The black unemployment rate has fallen below 6 percent for the first time, setting a new record that suggests progress is being made toward closing a longstanding employment gap between blacks and whites — but also offering a reminder that there’s a long way to go before it disappears completely.
The new figures from the Bureau of Labor Statistics pegged the black unemployment rate in May at 5.9 percent, breaking a record set just one month earlier, when the rate was 6.6 percent.
It’s the lowest number ever recorded since BLS began breaking down the numbers by race in the 1970s. The overall unemployment rate also declined to 3.8 percent, something President Trump subtly — and controversially — celebrated over Twitter before the numbers were even officially released.
The unemployment numbers are often volatile, particularly the black unemployment rate, which hit a low of 6.8 percent in December only to climb nearly a full point a month later.
Trump has spent months boasting that black unemployment has fallen during his presidency, pointing to the numbers as proof his policies are benefiting all Americans and to try to deflect the accusations of racism and bigotry that surround him and his administration. His son Donald Trump Jr. immediately did so again today.
Black unemployment under 6% for the first time in history! Democrats, tell me again why anyone should vote for you and your economic policies ever again?— Donald Trump Jr. (@DonaldJTrumpJr) June 1, 2018
Hate and BS isn’t a platform & will only get you so far. These numbers matter and benefit all Americans. #maga
As I’ve written before, Trump’s claims about the black unemployment rate are somewhat misleading. While it’s undeniable that the rate has hit a new low, it is also true that black unemployment began declining during the Obama administration and has been falling steadily for the past several years.
Trump hasn’t reversed those gains, but that doesn’t mean he can claim full credit for them either.
More importantly, black unemployment is still higher than white unemployment, and higher than the unemployment rates of other racial groups. And while this month’s numbers mean that the unemployment gap between blacks and whites has narrowed to the lowest point since it began being measured, the difference suggests that there’s still a lot more to be done.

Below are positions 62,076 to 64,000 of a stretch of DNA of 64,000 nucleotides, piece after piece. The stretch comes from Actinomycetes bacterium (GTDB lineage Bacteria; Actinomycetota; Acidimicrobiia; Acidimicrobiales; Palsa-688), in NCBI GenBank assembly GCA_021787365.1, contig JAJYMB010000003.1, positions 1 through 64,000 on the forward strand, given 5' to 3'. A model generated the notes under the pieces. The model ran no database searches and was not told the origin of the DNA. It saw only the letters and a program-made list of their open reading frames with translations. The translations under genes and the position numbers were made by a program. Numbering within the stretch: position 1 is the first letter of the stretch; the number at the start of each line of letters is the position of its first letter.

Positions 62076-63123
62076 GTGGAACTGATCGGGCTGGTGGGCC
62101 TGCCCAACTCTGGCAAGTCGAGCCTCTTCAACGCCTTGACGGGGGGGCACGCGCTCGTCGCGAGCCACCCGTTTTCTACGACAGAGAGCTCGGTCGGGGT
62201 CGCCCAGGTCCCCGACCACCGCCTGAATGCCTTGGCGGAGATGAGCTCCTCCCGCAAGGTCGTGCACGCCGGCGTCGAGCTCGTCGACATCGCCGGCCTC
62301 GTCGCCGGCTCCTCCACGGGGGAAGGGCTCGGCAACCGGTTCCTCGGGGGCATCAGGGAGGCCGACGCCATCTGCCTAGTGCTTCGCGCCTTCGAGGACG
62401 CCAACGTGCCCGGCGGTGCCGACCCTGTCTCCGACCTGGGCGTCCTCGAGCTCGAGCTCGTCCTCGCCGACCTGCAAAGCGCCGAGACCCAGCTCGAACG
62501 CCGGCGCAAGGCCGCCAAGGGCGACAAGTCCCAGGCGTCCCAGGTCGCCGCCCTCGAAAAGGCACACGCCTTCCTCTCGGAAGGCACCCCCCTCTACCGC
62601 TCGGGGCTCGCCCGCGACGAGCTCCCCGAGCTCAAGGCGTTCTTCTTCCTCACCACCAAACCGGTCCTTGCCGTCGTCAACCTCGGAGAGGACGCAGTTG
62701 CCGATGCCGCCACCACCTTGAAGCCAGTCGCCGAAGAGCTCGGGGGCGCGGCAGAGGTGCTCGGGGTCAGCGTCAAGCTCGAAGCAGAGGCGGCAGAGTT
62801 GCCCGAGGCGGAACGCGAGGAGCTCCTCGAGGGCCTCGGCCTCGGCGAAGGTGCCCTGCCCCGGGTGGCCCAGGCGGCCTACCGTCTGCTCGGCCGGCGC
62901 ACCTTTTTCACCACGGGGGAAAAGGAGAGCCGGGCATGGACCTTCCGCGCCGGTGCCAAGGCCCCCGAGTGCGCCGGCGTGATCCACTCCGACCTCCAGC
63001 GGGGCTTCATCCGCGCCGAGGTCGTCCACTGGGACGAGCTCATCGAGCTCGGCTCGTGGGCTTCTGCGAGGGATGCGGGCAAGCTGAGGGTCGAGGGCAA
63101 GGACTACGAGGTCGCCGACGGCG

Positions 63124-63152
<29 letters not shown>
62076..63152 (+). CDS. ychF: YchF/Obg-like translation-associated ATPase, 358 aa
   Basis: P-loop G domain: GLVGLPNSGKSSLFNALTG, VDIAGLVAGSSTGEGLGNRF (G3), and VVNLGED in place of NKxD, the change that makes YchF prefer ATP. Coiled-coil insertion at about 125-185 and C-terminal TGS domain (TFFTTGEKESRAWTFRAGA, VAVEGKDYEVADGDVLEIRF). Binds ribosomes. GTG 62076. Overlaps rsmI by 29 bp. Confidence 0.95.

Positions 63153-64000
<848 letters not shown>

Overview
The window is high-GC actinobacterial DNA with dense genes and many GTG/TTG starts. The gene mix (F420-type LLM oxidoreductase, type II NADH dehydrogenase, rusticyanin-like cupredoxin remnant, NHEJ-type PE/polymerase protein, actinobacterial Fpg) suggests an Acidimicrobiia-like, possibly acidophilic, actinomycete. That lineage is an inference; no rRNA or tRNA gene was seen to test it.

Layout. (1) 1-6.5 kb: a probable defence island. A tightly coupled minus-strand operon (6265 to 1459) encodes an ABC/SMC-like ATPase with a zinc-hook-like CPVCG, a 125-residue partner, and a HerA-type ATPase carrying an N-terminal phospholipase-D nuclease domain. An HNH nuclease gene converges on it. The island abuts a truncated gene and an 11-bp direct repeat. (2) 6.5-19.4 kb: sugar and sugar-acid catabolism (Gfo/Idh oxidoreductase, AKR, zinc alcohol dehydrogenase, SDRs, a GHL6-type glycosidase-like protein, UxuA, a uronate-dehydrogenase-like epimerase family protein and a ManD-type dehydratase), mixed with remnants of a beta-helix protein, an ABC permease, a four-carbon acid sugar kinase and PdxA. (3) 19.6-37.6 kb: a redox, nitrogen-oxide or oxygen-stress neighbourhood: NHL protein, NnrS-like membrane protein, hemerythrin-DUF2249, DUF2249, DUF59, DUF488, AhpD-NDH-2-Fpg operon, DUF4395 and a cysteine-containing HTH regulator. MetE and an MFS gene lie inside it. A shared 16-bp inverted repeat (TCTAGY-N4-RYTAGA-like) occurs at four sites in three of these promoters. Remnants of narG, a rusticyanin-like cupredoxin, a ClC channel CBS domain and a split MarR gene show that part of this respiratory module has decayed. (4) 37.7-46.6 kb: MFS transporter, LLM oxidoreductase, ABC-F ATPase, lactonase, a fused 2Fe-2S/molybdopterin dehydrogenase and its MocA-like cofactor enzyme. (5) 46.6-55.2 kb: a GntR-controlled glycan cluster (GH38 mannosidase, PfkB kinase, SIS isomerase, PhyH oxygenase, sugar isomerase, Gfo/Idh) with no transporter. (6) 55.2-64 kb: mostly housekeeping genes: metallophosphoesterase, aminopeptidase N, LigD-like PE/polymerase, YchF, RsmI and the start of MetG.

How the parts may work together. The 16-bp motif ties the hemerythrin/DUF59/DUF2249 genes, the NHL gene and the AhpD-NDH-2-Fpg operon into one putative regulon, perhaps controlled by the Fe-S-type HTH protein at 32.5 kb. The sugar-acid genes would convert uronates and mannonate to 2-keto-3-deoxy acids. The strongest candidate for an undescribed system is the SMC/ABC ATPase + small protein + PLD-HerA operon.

Just looking at the black unemployment rate tells an incomplete story
Historically, black unemployment rates have typically been much higher than that of other groups, and often double that of whites.
That pattern largely held true in May, with the 5.9 unemployment rate for blacks remaining higher than that of Hispanics (4.9 percent), Asians (2.1 percent), and whites (3.5 percent).
The reasons for the black-white employment gap are complicated, and research suggests that there’s no single cause. A common argument is that the effects of racial bias and discrimination play a role in hiring, causing African Americans to be passed over for jobs. Others point to the differences in education levels between white and black people as a factor, although studies have shown that black college graduates have the same chance of getting a job as a white person with less education.
Meanwhile, a June 2017 paper released by the Federal Reserve found that black and Hispanic Americans are more likely to lose jobs than whites, leaving more of them at least temporarily unemployed.
There’s also the issue of exactly how many African Americans might be missed in the unemployment numbers altogether. The BLS figures usually focus on those who are not employed but are looking for work, a number that does not include those who have stopped seeking employment. Unemployment numbers also fail to count incarcerated people, and it is likely that black unemployment in particular would be much higher if they were included.
All these factors mean it’s probably best to take the black unemployment rate numbers with a grain of salt. As Janelle Jones, an analyst with the Economic Policy Institute told me in January, “We don’t get to set a very low bar for economic success for black workers and then applaud ourselves when we reach it.”